Which guitars, amps, effects, plug-ins and software do you use to create your music, and why?

Everything changed when I moved to Berlin; I stripped down. My live rig is the same as my recording gear; my live rig is my studio. I’m using Ableton Live with a new MacBook Pro. I have two RME interfaces: the UCX is the main interface and the Babyface is for Class Compliant iPad Apps.

With the sound ribbon stuff, which I also use in other ensemble situations, I am using Ableton Live as a rack mount/mixer, not at all as a recording or playback device. I split my guitar signal either before or within Ableton, sending one signal to a designated channel, which often has Native Instruments Guitar Rig, and several other plugins. The other signal is sent to the Babyface using Class Compliant on the iPad. I am using several different iPad Apps for processing.

I have to credit Rick Cox here. Rick is an amazing modern guitarist whom I was able to meet and hear while he was on tour with Jon Hassell. He is the iPad app guru. The apps I use mostly are Yellofier, Samplr, Donut, IDensity, Grainproc (which unfortunately doesn’t work with iOS8 yet) and a few others. Rick recently turned me on to FEED, which I’m digging. On his recommendation I just downloaded the Holderness Apps, which I’m playing around with. I love Borderlands but it doesn’t meet the aesthetic of sound ribbons, as you can only use it with pre-recorded audio.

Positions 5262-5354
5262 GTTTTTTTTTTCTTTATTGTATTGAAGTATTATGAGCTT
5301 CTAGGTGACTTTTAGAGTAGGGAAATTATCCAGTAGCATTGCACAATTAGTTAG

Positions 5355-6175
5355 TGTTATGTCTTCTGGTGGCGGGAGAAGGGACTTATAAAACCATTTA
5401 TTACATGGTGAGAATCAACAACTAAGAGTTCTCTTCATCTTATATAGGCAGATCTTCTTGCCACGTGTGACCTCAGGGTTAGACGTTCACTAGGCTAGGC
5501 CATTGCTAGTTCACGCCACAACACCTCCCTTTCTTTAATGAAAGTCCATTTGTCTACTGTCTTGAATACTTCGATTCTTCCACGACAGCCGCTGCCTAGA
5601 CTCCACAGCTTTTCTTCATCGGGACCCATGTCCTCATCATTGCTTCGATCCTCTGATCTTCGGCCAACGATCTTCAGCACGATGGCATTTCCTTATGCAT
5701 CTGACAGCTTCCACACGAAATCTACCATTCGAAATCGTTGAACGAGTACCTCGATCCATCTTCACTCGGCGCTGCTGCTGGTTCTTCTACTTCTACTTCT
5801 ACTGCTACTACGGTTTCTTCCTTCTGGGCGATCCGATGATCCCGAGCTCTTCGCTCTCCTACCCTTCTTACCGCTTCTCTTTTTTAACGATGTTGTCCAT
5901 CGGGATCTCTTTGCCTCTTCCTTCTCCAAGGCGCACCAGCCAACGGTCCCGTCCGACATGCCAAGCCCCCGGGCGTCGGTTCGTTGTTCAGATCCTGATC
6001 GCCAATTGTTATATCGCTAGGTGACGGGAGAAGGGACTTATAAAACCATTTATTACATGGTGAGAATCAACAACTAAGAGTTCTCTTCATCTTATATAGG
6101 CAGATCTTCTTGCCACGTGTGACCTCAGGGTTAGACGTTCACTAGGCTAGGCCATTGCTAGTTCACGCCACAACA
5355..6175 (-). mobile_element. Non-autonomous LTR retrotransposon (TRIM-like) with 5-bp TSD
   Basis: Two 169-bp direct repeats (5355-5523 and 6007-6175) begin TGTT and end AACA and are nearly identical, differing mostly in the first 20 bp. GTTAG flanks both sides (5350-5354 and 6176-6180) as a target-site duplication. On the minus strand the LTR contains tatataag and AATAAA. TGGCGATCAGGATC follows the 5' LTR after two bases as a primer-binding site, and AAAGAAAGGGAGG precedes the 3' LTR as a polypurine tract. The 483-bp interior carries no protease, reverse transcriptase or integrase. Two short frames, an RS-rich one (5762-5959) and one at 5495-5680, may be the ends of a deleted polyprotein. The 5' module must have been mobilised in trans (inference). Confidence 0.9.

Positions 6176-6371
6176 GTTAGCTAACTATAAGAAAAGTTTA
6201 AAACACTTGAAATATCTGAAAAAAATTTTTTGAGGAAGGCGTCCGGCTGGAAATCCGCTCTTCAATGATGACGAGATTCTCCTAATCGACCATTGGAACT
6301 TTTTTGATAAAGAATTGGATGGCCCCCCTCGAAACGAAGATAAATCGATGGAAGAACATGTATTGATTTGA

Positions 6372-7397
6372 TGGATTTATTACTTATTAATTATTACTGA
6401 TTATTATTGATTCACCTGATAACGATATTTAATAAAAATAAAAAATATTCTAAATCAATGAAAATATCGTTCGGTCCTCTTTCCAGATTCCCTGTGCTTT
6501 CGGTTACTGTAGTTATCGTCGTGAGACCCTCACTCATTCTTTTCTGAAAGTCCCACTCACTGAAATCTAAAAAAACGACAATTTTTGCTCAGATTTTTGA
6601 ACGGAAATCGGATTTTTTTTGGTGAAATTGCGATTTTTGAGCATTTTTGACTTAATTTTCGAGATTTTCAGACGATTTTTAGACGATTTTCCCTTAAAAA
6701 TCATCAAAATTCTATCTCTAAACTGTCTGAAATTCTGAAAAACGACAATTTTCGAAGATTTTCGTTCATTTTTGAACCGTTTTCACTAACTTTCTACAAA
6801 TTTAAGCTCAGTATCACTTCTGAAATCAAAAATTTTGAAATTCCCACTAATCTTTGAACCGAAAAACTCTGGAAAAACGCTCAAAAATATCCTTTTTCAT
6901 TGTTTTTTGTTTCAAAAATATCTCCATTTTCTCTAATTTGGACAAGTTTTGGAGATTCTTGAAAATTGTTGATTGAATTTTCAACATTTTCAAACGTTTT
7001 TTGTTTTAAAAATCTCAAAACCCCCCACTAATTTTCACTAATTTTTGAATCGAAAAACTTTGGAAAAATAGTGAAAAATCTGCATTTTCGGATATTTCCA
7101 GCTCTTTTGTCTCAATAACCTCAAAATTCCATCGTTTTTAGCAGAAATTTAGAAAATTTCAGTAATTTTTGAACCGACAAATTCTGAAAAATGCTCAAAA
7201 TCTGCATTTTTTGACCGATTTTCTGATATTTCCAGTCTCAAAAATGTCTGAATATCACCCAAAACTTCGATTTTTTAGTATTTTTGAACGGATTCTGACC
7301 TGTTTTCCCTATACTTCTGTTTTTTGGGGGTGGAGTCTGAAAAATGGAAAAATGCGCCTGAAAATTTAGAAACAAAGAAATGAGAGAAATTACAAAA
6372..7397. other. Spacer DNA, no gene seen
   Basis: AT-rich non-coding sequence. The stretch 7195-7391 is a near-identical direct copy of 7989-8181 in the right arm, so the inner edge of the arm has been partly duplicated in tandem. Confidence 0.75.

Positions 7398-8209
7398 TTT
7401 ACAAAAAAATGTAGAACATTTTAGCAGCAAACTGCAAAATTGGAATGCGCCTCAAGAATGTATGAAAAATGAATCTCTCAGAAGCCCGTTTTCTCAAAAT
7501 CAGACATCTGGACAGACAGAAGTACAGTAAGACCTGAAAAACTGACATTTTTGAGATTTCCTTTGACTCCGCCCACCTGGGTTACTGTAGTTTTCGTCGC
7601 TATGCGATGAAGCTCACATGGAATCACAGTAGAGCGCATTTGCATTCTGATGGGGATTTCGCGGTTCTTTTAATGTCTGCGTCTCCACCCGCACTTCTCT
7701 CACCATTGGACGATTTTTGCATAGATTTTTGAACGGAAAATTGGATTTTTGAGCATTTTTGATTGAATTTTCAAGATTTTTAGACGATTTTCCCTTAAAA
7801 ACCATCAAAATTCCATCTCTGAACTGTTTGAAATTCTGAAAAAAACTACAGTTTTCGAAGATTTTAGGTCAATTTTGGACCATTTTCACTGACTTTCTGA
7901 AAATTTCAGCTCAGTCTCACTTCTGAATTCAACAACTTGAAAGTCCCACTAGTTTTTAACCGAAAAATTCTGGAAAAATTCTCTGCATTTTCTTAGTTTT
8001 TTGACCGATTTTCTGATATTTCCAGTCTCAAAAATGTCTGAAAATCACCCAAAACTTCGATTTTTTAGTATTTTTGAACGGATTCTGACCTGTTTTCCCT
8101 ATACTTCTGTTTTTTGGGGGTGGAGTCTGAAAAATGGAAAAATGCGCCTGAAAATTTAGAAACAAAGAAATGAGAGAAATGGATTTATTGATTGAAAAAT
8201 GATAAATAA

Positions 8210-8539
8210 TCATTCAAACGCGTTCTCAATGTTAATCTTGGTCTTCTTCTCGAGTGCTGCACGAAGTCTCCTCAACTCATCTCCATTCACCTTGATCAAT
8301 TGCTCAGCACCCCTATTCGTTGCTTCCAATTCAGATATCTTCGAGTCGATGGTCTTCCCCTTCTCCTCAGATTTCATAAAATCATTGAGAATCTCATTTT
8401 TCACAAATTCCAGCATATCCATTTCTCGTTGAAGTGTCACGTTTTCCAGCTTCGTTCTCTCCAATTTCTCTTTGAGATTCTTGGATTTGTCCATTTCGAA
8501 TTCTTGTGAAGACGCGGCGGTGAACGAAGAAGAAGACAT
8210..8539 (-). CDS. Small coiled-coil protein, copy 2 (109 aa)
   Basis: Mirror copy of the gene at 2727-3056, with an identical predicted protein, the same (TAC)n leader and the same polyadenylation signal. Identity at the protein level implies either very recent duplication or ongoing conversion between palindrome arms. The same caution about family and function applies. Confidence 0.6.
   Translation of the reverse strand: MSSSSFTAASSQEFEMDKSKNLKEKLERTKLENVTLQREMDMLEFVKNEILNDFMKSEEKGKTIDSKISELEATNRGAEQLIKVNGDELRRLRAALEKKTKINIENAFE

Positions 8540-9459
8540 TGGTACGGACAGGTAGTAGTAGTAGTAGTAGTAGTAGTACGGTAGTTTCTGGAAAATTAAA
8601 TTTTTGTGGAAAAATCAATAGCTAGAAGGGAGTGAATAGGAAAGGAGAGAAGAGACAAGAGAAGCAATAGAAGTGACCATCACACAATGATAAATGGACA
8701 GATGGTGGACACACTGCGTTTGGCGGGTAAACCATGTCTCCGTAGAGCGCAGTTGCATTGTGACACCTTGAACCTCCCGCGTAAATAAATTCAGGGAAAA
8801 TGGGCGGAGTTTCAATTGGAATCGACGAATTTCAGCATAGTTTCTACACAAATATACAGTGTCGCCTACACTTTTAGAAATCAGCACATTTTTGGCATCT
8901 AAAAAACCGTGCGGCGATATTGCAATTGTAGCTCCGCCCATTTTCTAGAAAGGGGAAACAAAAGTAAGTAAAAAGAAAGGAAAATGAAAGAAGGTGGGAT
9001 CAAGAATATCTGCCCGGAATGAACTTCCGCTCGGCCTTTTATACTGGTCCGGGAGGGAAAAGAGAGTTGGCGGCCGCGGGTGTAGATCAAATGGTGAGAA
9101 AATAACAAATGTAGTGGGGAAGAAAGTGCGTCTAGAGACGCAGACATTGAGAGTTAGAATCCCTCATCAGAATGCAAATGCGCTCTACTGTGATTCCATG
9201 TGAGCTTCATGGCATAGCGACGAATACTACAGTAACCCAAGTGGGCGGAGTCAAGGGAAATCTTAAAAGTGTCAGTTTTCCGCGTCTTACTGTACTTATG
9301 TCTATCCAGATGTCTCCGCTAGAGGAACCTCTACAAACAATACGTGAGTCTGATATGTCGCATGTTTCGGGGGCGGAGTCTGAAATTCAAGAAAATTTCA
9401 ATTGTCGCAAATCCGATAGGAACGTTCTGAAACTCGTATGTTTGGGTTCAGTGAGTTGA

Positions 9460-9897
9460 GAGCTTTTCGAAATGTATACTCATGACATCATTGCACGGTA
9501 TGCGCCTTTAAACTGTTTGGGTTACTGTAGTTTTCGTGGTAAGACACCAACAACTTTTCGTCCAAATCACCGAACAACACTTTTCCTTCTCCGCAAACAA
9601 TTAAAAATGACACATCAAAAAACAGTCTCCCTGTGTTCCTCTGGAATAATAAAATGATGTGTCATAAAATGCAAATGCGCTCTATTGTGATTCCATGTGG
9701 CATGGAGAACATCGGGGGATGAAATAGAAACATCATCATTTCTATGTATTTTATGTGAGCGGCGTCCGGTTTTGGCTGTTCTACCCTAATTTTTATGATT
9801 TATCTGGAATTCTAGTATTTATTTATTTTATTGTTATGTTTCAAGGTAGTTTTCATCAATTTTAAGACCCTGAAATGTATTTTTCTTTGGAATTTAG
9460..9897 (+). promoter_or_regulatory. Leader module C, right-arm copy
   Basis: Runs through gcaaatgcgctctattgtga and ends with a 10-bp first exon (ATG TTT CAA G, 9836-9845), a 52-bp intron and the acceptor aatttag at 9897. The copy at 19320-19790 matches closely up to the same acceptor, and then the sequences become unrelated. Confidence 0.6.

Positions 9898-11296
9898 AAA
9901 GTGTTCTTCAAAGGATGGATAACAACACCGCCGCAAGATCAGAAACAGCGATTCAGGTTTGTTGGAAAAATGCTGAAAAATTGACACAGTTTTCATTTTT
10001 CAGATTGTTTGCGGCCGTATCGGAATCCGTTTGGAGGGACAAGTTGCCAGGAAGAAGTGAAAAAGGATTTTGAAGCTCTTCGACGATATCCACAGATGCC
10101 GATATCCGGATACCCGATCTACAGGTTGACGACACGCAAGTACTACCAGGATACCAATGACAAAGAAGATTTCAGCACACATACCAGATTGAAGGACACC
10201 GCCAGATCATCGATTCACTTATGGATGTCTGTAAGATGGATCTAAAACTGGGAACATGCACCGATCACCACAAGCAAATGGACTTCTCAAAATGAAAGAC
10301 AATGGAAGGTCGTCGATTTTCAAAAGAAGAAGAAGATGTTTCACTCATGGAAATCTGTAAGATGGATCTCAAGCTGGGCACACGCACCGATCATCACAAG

Another App that I’m very excited about which I cannot name at this time (because it’s still in Beta testing), Is the looping brainchild of Peter Freeman. This is a multi track looper very much like the Electrix Repeater. Peter is also the genius behind the later Jon Hassell recordings and he is my connection to Rick. He is the person I credit for anything to do with gear and computers. As well as being an amazing musician/bassist etc., he is on the cutting edge of technology. He turned me on to Cubase back when it was only in black and white, running on a Mac11, and through the past several decades has been my go to guy. He turned me on to the Electrix Repeater, which was my main bit of gear up until I moved to Berlin. This looping iPad app he is developing, along with a major company, is super powerful and takes the Repeater one step further. I’ve been beta testing it and starting to use it more with the sound ribbon work despite the usual beta testing crashes. You will know about this app soon enough.